In terms of banking, there are a few options open to expats living in France. Some choose to maintain an existing account in their home country, which can be useful for things like paying recurring bills back home. Others choose to open an international account with their existing bank, which may eliminate or reduce penalties on moving currencies across borders. And there is also the option of using a borderless account, such as TransferWise. However, generally speaking, if you’re going to be moving to France long-term, then your best option will be to open a local account. This will make it easy to receive your salary, pay bills, get a mortgage, and establish a credit history in the country.You do not need to be resident in France to have a French bank account, but non-residents may find that they have more restrictions on their account options, such as on their monthly withdrawal limits and minimum deposits.
Residents also have the advantage that they are entitled by French law to open a bank account. Your chosen bank can refuse to take you as a customer, and they do not have to give a reason, but they must then provide a letter of refusal (lettre de refus). If you take this to the Banque de France (the national bank), they will ask you to complete a droit au compte, and you will then be assigned another bank. This bank, provided your financial history is sound, will be obliged to let you open an account.
When doing your initial research, note that there are three general types of French bank accounts for individuals:
• Current account (compte courant) – this is the basic bank account for everyday use, and has low monthly fees in the region of 1 to 2 euros
• General savings account (compte sur livret) – this is a short-term savings account, which still allows easy access to funds when needed but for higher fees
• Long-term savings account (compte à terme / compte d'épargne logement) – this is a higher interest account
A debit card is standard, but it may still cost an annual fee of 30 to 45 euros, depending on its specific features. Make sure you only sign up for a card with features that are of use to you.
Banks all have different fee structures for cash machine withdrawals, and you may be charged if you withdraw cash from an ATM on a different network. There is a useful comparison site for all fees and charges at Tarifs-bancaires.gouv.fr/.
You may want to open your account before arriving in the country. Major foreign banks with a French presence include Barclays, Citibank and HSBC.
Subject to eligibility criteria, one of the following internet banks may let you open your account from abroad:
• Allianz Banque
• Axa Banque
• Boursorama Banque
• Compte Nickel
• EKO Banque
• Hello Bank
• ING Direct
• Orange Bank
Otherwise, the main high street banks include:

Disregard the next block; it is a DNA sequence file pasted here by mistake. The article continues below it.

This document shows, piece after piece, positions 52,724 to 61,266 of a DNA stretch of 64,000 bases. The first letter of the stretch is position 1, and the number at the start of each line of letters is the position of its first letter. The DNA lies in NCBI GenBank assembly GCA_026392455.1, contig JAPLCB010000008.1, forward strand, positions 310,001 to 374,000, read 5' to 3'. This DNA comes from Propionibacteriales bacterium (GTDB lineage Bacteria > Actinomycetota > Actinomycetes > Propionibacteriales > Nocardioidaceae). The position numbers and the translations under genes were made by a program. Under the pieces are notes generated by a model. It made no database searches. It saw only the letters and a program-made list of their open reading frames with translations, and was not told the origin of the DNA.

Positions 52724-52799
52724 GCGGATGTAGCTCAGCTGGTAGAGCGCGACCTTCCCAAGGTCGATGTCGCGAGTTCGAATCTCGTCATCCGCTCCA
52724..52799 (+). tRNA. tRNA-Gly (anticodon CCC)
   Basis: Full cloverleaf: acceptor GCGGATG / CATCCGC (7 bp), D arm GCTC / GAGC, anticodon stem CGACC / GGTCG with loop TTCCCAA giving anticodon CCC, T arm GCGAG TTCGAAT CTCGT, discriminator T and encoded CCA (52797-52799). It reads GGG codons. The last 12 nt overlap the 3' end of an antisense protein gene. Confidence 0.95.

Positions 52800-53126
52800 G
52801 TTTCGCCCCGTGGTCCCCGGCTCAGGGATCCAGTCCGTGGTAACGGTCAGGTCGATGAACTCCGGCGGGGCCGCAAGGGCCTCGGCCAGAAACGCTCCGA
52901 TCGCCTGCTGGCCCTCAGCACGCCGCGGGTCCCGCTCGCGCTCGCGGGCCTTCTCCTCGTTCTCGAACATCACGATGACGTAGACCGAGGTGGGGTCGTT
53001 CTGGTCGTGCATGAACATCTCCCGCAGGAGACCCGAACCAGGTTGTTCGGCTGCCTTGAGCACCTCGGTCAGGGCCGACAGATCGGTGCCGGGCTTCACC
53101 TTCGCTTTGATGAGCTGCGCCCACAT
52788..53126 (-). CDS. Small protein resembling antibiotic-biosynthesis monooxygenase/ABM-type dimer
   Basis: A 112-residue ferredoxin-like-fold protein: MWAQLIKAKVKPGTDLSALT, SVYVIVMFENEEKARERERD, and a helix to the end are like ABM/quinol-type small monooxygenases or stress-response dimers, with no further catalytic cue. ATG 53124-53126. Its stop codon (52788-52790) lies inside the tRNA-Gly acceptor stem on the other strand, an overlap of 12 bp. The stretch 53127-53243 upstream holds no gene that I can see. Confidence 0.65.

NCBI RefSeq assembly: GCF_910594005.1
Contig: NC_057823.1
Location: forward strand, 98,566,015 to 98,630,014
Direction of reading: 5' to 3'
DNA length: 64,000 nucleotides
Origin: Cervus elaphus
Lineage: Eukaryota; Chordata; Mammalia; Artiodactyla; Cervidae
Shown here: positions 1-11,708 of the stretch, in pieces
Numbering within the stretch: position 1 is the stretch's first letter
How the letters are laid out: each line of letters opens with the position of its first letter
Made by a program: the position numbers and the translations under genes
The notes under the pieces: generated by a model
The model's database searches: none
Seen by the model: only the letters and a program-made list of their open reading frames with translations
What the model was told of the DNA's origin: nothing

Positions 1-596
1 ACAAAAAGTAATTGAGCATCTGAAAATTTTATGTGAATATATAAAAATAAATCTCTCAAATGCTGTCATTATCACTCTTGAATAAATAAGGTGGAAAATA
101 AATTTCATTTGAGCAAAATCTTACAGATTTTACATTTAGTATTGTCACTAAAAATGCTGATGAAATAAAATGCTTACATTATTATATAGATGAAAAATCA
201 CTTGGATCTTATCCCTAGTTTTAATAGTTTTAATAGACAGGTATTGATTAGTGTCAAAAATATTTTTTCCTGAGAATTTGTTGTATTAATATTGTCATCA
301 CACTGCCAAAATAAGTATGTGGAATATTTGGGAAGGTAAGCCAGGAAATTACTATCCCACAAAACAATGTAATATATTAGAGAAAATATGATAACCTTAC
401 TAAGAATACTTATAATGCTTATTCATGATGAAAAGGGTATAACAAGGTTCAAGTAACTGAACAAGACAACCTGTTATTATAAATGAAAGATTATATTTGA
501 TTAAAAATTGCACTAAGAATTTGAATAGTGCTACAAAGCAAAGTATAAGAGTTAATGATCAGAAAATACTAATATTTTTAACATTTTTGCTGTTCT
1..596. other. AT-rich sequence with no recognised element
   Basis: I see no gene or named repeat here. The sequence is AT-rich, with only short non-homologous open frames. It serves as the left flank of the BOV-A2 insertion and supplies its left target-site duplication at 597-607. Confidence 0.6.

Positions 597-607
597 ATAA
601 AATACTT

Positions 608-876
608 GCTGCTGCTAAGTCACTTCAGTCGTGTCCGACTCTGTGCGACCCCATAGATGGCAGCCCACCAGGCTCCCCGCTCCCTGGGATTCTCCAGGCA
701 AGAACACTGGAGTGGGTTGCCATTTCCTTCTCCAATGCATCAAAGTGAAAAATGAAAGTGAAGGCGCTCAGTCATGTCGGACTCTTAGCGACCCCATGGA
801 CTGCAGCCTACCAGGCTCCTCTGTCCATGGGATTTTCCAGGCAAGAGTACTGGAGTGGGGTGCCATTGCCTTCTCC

• Banque Populaire – account options usually include international expat services, such as easy cross-border transfers and the ability to operate the account from abroad
• BNP Paribas – this is one of the biggest banks in France and operates globally, but you will need to be a French resident to access all its products and services
• Caisse d’Epargne
• Crédit Agricole – this is a co-operative banking network and has a compte à composer function, which lets you tailor your account to best suit your needs, for further fees; it also runs Britline, an English-speaking service for banking from abroad, which offers banking in English, online, or on the phone
• Crédit Mutuel
• La Banque Postale – this is an off-shoot of the Post Office, and it offers the largest branch network in France, plus usually cheaper rates
If you want a mobile-only account, you may like to try:
• N26 – note that this bank no longer operates in the UK
The high street banks may let you start the process of opening an account online by completing an application form, uploading scanned copies of your documents, and making a first payment of funds. However, they will eventually require your face-to-face presence at a local branch (agence bancaire) to finalise the deal. You will need to schedule an appointment for this, and you will probably need either conversational French or a translator, as staff are not always fluent in English. Branches are typically open from 8 a.m. or 9 a.m. to 5 p.m. Monday to Friday, and they close for lunch. Some are open for half a day on Saturday mornings.
Always check with the bank in advance as to exactly what documents you will need, especially as they may require them to be translated into French and either certified with an Apostille stamp or notarised.
You will usually have to provide:
• Your passport, with a residence permit or a long-stay visa
• Proof of residence in France – a lease contract, rent receipt, or recent utilities bill
• Your tax identification number from your home country (for UK citizens, this will be your national insurance number)
• Proof of income and evidence of sound financial history
Provided that the bank itself is satisfied as to your identity, and you are resident in the country, then you can open an account using a pseudonym. Married women can open an account in their maiden name. However, the account – and your true identity – will still be disclosed to the official list of all bank accounts held in France, FICOBA (Fichier National Des Comptes Bancaires Et Assimilés).
Once your account has been opened, you will receive your bank card (carte bleue) and PIN, usually within seven to 14 days. You can also ask for a cheque book, although this may mean an additional fee. Cheques are still quite popular in France.
Most important of all, you will receive a RIB (relevé d’identité bancaire) identification number. This will be needed for setting up automatic processes, like standing orders for monthly payments of bills and for your employer to pay your salary into your account. It also includes an IBAN (international bank account number) for international money transfers.